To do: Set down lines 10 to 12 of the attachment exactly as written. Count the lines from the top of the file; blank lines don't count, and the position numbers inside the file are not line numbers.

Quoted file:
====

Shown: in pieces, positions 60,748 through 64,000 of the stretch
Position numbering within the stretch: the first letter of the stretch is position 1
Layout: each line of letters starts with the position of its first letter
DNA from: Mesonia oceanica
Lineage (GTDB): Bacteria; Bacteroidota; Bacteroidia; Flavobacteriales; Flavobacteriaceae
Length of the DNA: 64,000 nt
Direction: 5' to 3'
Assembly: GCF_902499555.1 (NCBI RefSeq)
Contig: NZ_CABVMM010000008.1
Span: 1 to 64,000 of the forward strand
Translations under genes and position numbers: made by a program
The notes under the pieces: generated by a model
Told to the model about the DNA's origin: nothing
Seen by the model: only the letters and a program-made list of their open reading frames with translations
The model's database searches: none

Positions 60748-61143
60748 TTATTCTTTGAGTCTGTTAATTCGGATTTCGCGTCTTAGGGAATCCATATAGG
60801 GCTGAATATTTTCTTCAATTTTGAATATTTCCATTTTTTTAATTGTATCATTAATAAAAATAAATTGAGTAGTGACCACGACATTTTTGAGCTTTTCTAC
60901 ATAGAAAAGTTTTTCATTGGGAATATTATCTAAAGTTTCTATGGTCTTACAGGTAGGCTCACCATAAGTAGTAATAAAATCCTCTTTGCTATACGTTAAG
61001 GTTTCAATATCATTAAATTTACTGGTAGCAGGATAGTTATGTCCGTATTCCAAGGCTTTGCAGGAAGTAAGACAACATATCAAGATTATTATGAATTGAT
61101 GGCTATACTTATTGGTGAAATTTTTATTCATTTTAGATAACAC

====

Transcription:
Span: 1 to 64,000 of the forward strand
Translations under genes and position numbers: made by a program
The notes under the pieces: generated by a model